Yer Hard Edged Dictionary o' Glaswegian and Scottish words.

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Right - here's awe the stuff thit's oan the site.


Glaswegian Words

Doric Words

Gaelic Words

Top 10 Scottish Words


Rabbie Burns Poems

Stuart McLean Poems

McGonagall Poems

Top 100 Scottish Songs

Top 100 Scottish Rhymes

Funny Scottish Scripts


Scottish Cities

Scottish Towns

Scottish Islands

Islands by Size

Scottish Munro's

Scottish Lochs

Scottish Rivers

Scottish Whisky


Scottish Boys Names

Scottish Girls Names


Doric Carnival


Images of Scotland


Glasgow Race for Life

Glasgow Race for Life 09

 

Scottish & Scotland


Funny Books by thon Scottish guy Stuart McLean - available UK, Canada, USA and ither countries.

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No' Rabbie Burns - funny Scottish Poems

Rabbie Burns Scottish Poet Books

Why Did the Haggis Cross the Road? - hilarious Scottish jokes.

why-did-the-haggis-cross-the-road

A Midge in Your Hand is Worth Two Up Your Kilt - witty Scottish proverbs.

A Midge in Your Hand is Worth Two Up Your Kilt

Ned Speak

Learn  the lingo of the Scottish Ned - and you will love them even more.

glasgow slang words

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Poems by the one and only 'great' Scottish Poet William Topaz McGonagall

POEM : A Summary History of Lord Clive by William Topaz McGonagall

FROM : From Last Poetic Gems

About a hundred and fifty years ago,
History relates it happened so,
A big ship sailed from the shores of Britain
Bound for India across the raging main.

And many of the passengers did cry and moan
As they took the last look of their old home,
Which they were fast leaving far behind,
And which some of them would long bear in mind.

Among the passengers was a youth about seventeen years old,
Who had been a wild boy at home and very bold,
And by his conduct had filled his parent's hearts with woe,
Because to school he often refused to go.

And now that he was going so far away from home,
The thought thereof made him sigh and groan,
For he felt very sad and dejected were his looks,
And he often wished he had spent more time at his books.

And when he arrived in India he searched for work there,
And got to be a clerk in a merchant's office, but for it he didn't care;
The only pleasure he found was in reading books,
And while doing so, sad and forlorn were his looks.

One day while feeling unhappy he fired a pistol at his own head,
Expecting that he would kill himself dead;
But the pistol wouldn't go off although he tried every plan,
And he felt sorry, and resolved to become a better man.

So Clive left his desk and became a soldier brave,
And soon rose to be a captain and manfully did behave;
For he beat the French in every battle,
After all their foolish talk and prattle.

Then he thought he would take a voyage home to his friends,
And for his bad behaviour towards them he would make some amends;
For he hadn't seen them for many years,
And when he thought of them he shed briny tears.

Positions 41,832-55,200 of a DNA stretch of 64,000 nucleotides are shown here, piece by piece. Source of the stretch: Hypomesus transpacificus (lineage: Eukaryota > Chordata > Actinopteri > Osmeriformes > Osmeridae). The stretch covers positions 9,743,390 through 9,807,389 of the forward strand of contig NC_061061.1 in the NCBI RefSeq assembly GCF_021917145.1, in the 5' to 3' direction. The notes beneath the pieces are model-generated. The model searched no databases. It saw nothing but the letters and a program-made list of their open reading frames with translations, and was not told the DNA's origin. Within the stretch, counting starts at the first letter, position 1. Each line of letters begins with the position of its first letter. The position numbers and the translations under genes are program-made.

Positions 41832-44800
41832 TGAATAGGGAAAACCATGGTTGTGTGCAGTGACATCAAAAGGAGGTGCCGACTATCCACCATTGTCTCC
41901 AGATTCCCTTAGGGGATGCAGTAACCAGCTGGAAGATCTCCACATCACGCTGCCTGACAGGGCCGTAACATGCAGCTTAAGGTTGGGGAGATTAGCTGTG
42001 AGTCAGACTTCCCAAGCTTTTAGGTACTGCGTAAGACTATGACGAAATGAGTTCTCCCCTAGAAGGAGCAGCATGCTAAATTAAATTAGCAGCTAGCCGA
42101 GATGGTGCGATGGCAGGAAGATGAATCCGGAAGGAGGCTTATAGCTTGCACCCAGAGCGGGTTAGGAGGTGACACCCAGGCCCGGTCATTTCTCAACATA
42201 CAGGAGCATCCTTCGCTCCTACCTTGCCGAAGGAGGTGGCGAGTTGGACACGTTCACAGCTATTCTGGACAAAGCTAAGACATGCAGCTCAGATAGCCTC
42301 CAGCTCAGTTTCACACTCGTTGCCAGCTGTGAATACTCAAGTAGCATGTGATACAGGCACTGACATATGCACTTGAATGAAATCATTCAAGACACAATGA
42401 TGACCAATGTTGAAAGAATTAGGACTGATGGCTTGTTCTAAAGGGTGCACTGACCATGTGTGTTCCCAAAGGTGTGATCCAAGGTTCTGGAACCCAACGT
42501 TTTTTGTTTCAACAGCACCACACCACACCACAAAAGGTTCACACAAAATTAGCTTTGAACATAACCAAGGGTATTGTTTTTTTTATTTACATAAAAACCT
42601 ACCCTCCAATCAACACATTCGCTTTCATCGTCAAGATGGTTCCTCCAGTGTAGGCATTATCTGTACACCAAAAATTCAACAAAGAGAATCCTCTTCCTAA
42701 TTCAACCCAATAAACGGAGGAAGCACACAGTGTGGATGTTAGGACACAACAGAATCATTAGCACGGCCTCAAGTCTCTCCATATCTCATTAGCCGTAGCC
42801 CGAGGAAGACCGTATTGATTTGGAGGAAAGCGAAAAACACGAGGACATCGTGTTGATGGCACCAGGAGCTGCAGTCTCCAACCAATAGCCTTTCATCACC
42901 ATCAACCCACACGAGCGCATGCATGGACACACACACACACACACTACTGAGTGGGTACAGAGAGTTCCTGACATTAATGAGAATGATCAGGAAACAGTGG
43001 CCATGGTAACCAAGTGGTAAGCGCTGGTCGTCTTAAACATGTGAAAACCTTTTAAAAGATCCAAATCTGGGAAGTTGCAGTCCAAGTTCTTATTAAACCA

And when he arrived in London
The people after him in crowds did run;
And they flocked to see him every minute,
Because they thought him the most famous man in it.

And all the greatest people in the land
Were proud to shake him by the hand;
And they gave him a beautiful sword because he had fought so well
And of his bravery the people to each other did tell.

And when his own friends saw him they to him ran,
And they hardly knew him, he looked so noble a man;
And his parents felt o'erjoyed when they saw him home again,
And when he left his parents again for India it caused them great pain.

But it was a good thing Clive returned to India again,
Because a wicked prince in his territory wouldn't allow the british to remain,
And he resolved to drive them off his land,
And marched upon them boldly with thousands of his band.

But the bad prince trembled when he heard that Clive had come,
Because the British at the charge of the bayonet made his army run;
And the bad prince was killed by one of his own band,
And the British fortunately got all his land.

And nearly all India now belongs to this country,
Which has been captured by land and by sea,
By some of the greatest men that ever did live,
But the greatest of them all was Robert Clive.


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John Logie Baird and Television : Images Across Space by yon smart guy Dr. Douglas Brown

John Logie Baird

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NOTE: The contents of this site are copyright Stuart McLean / Stuart Macfarlane and should not be used in any way without permission. Many of the images on the site have been submitted by visitors - we believe these to be copyright free - however, if you own copyright to any, please let us know and they will be removed or suitable attribution included.

If you spot any errors or have other Glaswegian, Scottish or Doric works you would like added to our list please drop us an email.

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